Table Of Contents
- About the author
- About the book
- This eBook can be cited
- A Note on the Translations
- “Homosexuality and Fascism”
- Barred Window
- “African Romance, a Story”
- “Speed, a Story”
- The Dead Don’t Care
- “The Monk”
On September 25th, 1943, an employee of the U. S. Department of Justice prepared a certificate of naturalization for one Klaus Henry Mann, and the recipient signed the document with that same cognomen. The individual who had originally been given the Teutonic and aristocratic sounding name Klaus Heinrich Thomas Mann some thirty-six years earlier had ceased to exist. In his place, a new citizen of the United States had stepped forth. Sporting a less pretentious and a suitably German-American sounding name, Klaus Henry Mann, who had joined the American Army the previous December, was officially recognized as a citizen of his new homeland. Because of events far beyond his control, the enfant terrible who had reveled in Weimar Berlin’s decadence, all while goading and scandalizing his elders, had been forced to grow up, and he had willingly and eagerly adopted a new identity as an American.
Klaus Mann was the eldest son of Nobel laureate Thomas Mann, the author of Death in Venice and Buddenbrooks, and he was the nephew of another famous German novelist, Heinrich Mann. Obviously, a certain literary bent ran in Klaus’s family. However, the younger Mann strove to separate himself from his father’s reputation and influence. While Thomas wrote weighty, philosophical tomes of undeniable brilliance, Klaus penned provocative, shorter pieces, oftentimes moving on before revising and polishing his work. Laurence ← vii | viii → Senelick points out that “from the start of his literary career, the press disliked and distrusted Klaus Mann and ridiculed him as a Dichterkind, the offspring of a great writer incapable of emulating his father’s achievements” (10). And in her biography of Klaus and his sister Erika, Andrea Weiss notes that his tendencies, tastes, and focus led him in a direction away from his father: “Klaus veer[ed] toward [his uncle] Heinrich’s synthesis of literature and social criticism” (21). Nevertheless, too much can be made of the familial and artistic tension that existed in the Mann family. Far too many critics and biographers have misread the playful, ironic give and take between Thomas and Klaus. Instead, we should remember that the typical tensions in a father/son relationship were, in this case, simply a bit more public than is customary. Commenting on the affinity between the two, Anthony Heilbut notes, the elder Mann’s “letters to Klaus contain rich observations extended by one literary professional to another” (439). The two figures came from different generations and lived in different worlds, but that does not mean they did not regard one another as capable, noteworthy artists. And in a few instances, the son led the father.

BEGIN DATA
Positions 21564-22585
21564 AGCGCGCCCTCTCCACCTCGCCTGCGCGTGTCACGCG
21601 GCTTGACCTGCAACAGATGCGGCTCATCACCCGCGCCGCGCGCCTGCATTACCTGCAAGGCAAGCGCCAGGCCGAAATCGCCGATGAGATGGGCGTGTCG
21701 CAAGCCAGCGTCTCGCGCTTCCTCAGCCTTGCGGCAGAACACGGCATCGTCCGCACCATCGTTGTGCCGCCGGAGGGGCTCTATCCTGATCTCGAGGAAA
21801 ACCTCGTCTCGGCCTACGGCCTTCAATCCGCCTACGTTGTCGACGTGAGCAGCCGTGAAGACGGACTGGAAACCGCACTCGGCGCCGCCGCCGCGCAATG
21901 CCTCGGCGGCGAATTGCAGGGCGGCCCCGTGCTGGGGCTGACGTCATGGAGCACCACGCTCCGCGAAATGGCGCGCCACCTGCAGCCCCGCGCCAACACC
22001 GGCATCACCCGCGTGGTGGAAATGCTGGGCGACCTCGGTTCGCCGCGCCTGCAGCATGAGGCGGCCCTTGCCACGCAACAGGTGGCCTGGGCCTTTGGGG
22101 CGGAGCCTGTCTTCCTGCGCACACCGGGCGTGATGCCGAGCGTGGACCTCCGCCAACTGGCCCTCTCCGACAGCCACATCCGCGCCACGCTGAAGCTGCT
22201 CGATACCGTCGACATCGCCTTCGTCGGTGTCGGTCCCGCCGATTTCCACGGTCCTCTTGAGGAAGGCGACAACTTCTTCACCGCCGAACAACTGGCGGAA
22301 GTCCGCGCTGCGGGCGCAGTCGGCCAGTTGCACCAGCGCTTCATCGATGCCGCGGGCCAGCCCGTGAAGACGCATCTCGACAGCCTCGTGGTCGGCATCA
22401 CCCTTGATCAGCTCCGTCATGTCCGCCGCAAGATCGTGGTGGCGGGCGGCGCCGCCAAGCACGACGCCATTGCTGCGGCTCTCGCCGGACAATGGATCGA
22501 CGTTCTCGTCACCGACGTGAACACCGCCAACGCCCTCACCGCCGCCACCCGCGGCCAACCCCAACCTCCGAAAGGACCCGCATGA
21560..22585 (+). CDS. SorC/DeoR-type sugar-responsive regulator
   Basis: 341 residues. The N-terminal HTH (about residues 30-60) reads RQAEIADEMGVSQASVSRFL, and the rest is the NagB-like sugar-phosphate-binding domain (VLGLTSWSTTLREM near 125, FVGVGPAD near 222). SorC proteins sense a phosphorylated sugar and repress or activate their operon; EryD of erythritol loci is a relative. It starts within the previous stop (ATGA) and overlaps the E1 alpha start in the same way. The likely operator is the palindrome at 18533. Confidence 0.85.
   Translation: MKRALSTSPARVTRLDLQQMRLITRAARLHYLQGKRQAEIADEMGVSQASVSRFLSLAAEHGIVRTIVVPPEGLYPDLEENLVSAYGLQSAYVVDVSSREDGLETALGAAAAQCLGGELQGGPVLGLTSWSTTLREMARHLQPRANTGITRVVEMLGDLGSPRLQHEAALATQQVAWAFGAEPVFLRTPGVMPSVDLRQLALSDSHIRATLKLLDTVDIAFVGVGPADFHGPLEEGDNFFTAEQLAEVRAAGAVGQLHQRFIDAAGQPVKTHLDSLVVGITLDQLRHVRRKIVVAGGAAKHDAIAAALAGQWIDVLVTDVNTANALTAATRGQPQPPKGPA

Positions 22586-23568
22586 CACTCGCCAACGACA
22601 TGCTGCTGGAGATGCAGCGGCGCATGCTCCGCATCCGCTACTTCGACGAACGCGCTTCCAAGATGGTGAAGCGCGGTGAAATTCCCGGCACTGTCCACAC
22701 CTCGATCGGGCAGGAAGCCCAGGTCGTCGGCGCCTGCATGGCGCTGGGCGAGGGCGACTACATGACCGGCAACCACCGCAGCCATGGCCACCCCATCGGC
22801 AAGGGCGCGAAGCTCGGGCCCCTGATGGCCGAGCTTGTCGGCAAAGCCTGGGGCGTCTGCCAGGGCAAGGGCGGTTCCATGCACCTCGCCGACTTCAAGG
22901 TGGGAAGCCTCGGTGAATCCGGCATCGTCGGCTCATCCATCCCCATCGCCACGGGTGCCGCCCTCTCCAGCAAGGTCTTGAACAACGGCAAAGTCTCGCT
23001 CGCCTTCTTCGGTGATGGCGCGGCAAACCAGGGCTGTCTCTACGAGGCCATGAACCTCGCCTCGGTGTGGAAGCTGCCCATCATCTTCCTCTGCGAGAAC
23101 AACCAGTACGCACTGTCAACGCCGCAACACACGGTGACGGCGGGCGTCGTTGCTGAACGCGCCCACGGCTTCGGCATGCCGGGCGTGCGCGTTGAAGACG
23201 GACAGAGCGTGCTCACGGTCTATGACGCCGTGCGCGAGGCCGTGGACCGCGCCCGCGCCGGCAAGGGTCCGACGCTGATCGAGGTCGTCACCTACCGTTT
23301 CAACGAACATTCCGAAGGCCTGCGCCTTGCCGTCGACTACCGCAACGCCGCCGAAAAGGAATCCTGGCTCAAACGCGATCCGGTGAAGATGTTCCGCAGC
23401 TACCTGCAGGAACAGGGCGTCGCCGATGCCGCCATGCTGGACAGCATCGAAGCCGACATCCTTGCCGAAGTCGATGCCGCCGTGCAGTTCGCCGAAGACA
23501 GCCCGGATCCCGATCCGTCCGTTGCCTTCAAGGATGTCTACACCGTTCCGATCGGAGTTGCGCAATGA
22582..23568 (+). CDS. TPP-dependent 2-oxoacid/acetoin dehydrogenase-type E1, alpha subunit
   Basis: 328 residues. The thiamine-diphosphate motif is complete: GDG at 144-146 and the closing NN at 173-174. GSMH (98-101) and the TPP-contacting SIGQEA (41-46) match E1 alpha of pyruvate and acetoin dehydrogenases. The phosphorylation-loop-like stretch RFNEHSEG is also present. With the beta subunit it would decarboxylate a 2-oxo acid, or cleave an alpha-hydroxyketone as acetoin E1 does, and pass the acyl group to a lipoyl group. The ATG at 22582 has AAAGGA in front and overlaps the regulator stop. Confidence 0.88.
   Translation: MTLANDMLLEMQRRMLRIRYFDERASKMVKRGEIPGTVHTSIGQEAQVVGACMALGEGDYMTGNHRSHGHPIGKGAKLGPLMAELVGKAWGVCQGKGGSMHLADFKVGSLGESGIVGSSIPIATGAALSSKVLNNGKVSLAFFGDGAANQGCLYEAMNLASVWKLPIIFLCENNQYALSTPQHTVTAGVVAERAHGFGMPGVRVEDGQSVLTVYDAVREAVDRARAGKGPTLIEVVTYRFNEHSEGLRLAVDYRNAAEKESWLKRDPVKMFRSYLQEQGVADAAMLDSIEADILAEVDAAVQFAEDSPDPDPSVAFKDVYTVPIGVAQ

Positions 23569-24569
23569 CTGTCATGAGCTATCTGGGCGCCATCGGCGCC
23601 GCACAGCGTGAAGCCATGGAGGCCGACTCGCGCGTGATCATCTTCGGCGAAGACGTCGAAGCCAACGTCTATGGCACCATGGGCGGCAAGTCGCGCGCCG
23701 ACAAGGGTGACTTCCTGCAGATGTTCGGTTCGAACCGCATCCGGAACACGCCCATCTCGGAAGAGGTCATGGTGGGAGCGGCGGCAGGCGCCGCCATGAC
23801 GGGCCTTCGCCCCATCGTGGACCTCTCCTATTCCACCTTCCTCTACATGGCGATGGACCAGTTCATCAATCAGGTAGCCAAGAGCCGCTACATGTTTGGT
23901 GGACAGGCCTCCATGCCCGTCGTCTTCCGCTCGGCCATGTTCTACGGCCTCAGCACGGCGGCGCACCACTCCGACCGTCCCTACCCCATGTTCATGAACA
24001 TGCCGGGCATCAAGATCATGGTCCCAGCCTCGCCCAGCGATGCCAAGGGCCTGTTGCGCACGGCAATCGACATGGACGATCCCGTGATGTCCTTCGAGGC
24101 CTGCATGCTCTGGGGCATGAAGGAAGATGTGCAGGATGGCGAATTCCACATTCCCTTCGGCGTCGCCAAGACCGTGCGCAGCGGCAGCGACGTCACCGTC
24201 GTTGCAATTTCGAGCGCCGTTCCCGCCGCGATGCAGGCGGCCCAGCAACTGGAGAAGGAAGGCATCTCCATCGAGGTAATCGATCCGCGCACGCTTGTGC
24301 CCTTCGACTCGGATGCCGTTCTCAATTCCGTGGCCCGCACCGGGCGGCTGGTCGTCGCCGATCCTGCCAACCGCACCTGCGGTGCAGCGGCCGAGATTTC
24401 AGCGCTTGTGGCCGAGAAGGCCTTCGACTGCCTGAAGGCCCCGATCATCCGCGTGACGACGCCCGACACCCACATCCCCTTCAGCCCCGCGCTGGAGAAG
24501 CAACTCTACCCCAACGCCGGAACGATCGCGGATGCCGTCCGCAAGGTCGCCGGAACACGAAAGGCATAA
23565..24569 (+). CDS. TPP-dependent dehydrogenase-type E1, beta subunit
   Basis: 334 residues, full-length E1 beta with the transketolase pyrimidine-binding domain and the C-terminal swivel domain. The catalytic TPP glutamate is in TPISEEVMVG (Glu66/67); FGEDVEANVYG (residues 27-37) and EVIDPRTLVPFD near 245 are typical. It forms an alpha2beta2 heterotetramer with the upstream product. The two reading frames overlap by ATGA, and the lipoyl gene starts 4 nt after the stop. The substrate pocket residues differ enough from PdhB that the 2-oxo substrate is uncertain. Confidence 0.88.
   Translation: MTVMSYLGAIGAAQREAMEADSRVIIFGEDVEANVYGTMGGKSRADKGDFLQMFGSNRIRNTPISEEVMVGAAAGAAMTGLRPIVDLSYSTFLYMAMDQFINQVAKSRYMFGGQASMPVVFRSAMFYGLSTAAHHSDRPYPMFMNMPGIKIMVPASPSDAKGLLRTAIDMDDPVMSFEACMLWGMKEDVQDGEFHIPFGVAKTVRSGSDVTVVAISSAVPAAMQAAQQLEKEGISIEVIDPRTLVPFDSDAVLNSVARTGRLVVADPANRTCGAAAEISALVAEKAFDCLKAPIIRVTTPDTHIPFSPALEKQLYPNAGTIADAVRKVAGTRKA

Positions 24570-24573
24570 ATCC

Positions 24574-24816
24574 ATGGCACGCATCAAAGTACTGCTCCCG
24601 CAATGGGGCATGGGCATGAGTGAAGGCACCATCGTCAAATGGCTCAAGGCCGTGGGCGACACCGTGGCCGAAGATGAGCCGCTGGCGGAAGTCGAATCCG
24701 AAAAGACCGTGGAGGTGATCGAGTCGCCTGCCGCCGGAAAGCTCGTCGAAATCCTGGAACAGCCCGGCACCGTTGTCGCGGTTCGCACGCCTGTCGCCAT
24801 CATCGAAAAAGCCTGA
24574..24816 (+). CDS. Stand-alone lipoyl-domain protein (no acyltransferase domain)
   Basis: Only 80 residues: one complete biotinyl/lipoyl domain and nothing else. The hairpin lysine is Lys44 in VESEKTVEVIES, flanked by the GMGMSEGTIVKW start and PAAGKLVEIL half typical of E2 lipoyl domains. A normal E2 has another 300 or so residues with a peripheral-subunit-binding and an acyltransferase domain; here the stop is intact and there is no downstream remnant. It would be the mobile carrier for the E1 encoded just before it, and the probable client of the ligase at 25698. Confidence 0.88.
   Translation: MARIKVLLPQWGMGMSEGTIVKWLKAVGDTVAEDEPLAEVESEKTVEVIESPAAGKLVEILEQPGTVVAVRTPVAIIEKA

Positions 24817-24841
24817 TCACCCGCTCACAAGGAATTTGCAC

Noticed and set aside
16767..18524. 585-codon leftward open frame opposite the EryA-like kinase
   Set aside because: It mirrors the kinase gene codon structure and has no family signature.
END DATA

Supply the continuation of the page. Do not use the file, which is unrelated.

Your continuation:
In his writing and in his daily life, Klaus was far more direct—blunt, even—about his homosexuality than his father could ever have been. Rather than use homoeroticism as a metaphor or a suggestion of immaturity, as Thomas Mann did in Tonio Kröger and The Magic Mountain, Klaus Mann populated his works with a queer demimonde and ventured into straightforward, explicit polemic, calling for acceptance of homosexuals. Even with his ostensibly “straight” characters—such as Hendrik Höfgen, the protagonist of Mephisto, the work best known to contemporary American audiences—there is an inescapable queer sensibility. Outside of the literary sphere, Klaus sometimes preceded his father as well. It was Klaus and his sister Erika, in fact, who had to convince their parents to abandon their lives in Germany when the Nazis began their ascent to power.
From the start, Klaus Mann was destined to be an enemy of the Nazis; he was openly homosexual, descended from a prominent Jewish family on his mother’s side, politically left of center (although never quite comfortable with communists), and avowedly dismissive of nationalism and jingoistic patriotism. For instance, Andrea Weiss observes, “Klaus was grappling intellectually with the threat of Fascism,” at only twenty or twenty-one years of age, “when he wrote ‘Today and Tomorrow: On the Situation of Young European Intellectuals,’ an essay against nationalism and in support of pan-Europeanism” (75). The collective sense of a wounded national pride that so many Germans ← viii | ix → felt after the country’s defeat in World War I was anathema to Klaus. His aesthetic and literary tastes were expansive and global from an early age, and once he had had a chance to travel internationally, his political views assumed an equally broad scope. In his autobiography The Turning Point, Klaus Mann noted that following one of his trips abroad with his sister Erika in 1927 and 1928, “The vast spaces of America and Asia made me realize that Europe is not the world and cannot afford to waste its energies in nonsensical interior feuds. My new perspective enabled me to look through the basic fallacy of European nations” (162). And obviously, such a stance would have been at odds with the chauvinistic German focus and love of Vaterland that the nascent Nazi ideology espoused. The fascists struck back. Anthony Heilbut mentions that the first Nazi-sponsored book burning in 1933 included titles by Klaus Mann (500). And in The Turning Point we learn that the following year, Heinrich Mann was included in the first black list of verboten authors, while Klaus was included in the second (272–73).